Stedek’s Alex Page describes his rise from seventeen-year-old apprentice to Managing Director of a fast-growing fabricator
Alex, your dad Steve was one of Stedek’s founders. I guess that means you must have started working for the business very young?
Our Sales Director Richard always says I was born on the bench – but that’s a bit of an exaggeration!
I started working for Stedek when I left school at 17. Back then it was just a job, and my head was elsewhere – I was obsessed with becoming a Formula One mechanic at the time. But before long, I began to take it much more seriously.
In my first five years at Stedek, I did every job in the factory you could possibly think of. I didn’t get any special treatment just because I was the MD’s son. I had to start at the bottom and work my way up, and I’m really grateful for that.
By the end, it meant that I’d become an experienced fabricator, and got to know the business inside out in the process. Most importantly of all, it meant I internalised the Stedek ethos – an uncompromising commitment to quality and customer service, something my dad started, and that we still honour today.
In 2018, it’s exactly the same as the year Stedek was founded – if a product isn’t good enough to go in my house, it doesn’t leave the factory.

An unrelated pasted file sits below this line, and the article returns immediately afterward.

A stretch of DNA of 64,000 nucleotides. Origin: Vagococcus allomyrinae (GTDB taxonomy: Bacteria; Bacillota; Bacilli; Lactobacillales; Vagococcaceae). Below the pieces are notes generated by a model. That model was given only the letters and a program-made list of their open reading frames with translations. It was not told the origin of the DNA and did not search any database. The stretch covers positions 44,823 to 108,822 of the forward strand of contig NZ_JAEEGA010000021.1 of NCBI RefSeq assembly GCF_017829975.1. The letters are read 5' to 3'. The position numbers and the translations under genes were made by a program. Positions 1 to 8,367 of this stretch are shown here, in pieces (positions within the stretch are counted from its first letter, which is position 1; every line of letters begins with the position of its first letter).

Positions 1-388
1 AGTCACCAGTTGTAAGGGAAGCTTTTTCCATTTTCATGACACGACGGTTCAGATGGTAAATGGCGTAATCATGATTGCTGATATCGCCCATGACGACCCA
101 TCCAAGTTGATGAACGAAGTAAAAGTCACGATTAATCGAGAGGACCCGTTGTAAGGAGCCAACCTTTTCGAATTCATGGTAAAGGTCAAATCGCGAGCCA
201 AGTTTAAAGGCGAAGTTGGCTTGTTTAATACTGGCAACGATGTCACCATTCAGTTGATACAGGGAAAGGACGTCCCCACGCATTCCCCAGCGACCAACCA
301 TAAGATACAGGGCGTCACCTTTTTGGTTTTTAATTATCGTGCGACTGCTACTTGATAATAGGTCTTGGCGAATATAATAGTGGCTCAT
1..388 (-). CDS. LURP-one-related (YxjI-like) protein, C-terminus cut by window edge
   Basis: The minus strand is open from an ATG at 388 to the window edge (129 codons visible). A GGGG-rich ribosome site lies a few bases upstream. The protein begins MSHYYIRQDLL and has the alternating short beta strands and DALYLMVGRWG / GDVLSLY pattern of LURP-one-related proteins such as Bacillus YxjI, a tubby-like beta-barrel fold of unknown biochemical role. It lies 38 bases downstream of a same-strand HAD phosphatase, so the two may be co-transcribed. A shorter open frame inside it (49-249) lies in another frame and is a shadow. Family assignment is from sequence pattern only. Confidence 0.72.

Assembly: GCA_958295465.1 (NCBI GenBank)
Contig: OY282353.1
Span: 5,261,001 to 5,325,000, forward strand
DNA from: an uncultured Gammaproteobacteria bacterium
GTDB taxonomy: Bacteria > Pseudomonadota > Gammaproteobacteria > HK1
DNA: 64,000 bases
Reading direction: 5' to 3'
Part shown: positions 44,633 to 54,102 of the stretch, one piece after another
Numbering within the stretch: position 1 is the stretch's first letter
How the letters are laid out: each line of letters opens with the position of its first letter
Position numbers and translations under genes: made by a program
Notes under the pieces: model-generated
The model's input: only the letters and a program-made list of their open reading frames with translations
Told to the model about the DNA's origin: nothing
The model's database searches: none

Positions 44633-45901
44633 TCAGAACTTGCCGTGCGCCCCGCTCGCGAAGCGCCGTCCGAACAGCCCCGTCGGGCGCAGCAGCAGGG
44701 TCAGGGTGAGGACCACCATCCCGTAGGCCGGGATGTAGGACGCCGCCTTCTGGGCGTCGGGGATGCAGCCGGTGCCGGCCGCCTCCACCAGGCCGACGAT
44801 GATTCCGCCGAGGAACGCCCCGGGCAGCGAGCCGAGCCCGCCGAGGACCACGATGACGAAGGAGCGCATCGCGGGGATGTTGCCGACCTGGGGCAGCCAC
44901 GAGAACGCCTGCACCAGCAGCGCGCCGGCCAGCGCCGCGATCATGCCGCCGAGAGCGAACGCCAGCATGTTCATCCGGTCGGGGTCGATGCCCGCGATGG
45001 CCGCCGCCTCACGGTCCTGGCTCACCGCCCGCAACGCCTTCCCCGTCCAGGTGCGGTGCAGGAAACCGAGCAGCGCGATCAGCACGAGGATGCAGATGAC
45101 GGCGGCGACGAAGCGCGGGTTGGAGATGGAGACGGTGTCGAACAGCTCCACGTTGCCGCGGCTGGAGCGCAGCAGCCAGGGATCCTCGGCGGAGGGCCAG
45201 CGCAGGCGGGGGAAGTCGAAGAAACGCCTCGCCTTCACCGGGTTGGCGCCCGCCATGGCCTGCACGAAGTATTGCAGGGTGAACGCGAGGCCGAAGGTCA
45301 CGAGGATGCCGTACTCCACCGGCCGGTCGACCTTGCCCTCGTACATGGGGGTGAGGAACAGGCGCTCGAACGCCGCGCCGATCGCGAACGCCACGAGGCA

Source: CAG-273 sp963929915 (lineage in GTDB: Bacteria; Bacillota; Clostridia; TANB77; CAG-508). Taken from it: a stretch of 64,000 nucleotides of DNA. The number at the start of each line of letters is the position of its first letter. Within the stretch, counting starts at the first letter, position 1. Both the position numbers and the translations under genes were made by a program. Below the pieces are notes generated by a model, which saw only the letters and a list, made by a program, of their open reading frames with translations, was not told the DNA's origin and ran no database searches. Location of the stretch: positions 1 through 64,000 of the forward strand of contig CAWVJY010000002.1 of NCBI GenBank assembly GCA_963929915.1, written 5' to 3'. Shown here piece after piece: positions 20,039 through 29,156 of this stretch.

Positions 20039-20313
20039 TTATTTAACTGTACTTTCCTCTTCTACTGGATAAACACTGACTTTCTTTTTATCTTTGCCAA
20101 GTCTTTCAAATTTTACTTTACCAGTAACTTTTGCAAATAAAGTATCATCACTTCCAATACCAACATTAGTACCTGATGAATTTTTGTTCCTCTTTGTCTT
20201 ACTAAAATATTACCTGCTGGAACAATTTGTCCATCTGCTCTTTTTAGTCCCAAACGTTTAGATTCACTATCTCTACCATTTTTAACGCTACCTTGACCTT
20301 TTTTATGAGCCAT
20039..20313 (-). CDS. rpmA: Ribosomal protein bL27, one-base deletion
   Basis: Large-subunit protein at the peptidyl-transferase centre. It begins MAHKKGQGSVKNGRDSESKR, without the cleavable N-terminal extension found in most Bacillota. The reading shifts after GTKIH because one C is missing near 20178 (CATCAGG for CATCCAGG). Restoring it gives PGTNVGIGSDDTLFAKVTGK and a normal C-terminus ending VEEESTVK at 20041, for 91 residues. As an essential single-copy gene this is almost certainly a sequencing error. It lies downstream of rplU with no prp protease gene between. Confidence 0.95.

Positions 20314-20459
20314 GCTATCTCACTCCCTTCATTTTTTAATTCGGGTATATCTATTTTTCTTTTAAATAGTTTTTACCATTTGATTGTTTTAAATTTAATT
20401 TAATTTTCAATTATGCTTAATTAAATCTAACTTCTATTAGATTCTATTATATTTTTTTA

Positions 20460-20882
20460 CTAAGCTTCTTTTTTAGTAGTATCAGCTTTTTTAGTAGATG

It sounds like you got an excellent grounding in the business during those first few years at Stedek. So when did you stop seeing it as a 9-to-5 job, and start seeing it as something you might take over one day?
When I was 22, dad took the decision to bring me out of the factory and into the office. For the first few years, it followed much the same pattern as my early days in the factory – I started at the bottom, worked my way up, learned about how the business worked and so on.
But the difference between the factory and the office is that in the office you look at the business much more strategically. That’s what I found the most satisfying – and it was during that period that I started to think that, one day, I’d like to run Stedek myself.
It was always dad’s plan to retire eventually – and once Richard had joined as Sales Director, we had that conversation. We started making preparations for dad to step back, and for myself and Richard to take on more responsibility, to make the transition as smooth as possible.
What do you think are Stedek’s key strengths as a business?
First and foremost, I think it’s obsessive attention to detail. We never take shortcuts when our customers’ reputations are on the line. Whatever we do, positive or negative, will reflect on them.
Rigorous QC checks take place at every stage of production to ensure the highest standards, and everyone who works here has the same message drilled into them from the start – like I said earlier, if it’s not good enough to go in your own home, it’s not leaving the factory.
To maintain that excellence, we’re constantly investing in new equipment, too. in the last couple of years, we’ve spent over £300k acquiring a Graf cutting centre, Urban CNC machine, 12 Jade end-millers, and a Graf welder. It’s very much a case of investing for perfection.
I also think we benefit hugely from being a family business. It means we’ve got access to decades of knowledge and expertise, but also the fresh ideas and technological know-how that, hopefully, the younger generation are now bringing to the table!